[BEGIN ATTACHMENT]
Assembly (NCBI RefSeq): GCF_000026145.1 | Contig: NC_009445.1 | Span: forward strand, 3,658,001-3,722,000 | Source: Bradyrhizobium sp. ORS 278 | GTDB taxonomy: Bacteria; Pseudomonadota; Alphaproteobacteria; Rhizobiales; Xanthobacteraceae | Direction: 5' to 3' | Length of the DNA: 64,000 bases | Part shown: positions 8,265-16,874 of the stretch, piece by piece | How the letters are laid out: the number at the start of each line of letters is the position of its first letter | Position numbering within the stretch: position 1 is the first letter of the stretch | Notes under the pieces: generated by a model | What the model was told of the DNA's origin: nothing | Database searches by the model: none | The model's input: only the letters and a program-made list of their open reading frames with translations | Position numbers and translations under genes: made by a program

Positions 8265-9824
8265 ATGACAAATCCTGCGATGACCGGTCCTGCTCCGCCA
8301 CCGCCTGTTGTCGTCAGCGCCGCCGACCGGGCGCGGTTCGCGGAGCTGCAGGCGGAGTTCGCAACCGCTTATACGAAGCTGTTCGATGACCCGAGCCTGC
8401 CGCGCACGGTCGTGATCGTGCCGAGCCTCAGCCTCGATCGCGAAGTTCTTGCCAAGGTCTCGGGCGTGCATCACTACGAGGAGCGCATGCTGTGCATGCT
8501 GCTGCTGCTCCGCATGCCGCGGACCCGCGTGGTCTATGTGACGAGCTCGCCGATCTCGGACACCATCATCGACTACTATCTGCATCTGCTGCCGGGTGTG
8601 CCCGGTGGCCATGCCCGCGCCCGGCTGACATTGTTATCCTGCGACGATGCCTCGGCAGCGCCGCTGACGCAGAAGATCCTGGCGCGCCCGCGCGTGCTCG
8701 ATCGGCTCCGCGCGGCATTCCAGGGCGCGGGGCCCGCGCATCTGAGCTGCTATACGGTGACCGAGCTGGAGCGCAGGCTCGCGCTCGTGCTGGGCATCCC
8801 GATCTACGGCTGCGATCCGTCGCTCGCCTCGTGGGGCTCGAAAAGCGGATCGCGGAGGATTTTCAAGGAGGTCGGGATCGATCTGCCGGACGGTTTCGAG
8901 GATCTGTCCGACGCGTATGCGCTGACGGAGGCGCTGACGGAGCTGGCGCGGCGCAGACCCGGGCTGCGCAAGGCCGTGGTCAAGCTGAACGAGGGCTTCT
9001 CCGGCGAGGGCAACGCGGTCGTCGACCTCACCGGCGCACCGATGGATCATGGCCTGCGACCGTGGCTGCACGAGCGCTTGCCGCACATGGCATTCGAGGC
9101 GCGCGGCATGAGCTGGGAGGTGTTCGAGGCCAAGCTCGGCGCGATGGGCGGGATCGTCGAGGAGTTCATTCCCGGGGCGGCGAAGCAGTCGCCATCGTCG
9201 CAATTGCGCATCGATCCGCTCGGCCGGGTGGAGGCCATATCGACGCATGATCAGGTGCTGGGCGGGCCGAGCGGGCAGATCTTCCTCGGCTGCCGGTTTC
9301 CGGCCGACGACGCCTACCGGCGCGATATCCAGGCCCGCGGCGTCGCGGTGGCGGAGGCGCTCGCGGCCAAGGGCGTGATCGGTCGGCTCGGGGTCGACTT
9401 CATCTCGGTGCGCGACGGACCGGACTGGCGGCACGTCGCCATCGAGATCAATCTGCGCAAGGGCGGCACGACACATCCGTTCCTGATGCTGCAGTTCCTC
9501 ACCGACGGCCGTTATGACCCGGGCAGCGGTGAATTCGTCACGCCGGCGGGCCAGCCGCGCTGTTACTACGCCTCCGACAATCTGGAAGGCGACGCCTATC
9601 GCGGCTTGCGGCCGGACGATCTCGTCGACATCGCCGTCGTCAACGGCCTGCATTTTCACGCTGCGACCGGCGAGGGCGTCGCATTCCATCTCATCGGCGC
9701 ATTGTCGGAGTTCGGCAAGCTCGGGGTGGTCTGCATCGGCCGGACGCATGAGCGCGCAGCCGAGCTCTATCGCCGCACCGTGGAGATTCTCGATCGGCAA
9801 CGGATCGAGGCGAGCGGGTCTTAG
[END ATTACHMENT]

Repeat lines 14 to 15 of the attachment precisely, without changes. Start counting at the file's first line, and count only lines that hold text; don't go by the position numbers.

9301 CGGCCGACGACGCCTACCGGCGCGATATCCAGGCCCGCGGCGTCGCGGTGGCGGAGGCGCTCGCGGCCAAGGGCGTGATCGGTCGGCTCGGGGTCGACTT
9401 CATCTCGGTGCGCGACGGACCGGACTGGCGGCACGTCGCCATCGAGATCAATCTGCGCAAGGGCGGCACGACACATCCGTTCCTGATGCTGCAGTTCCTC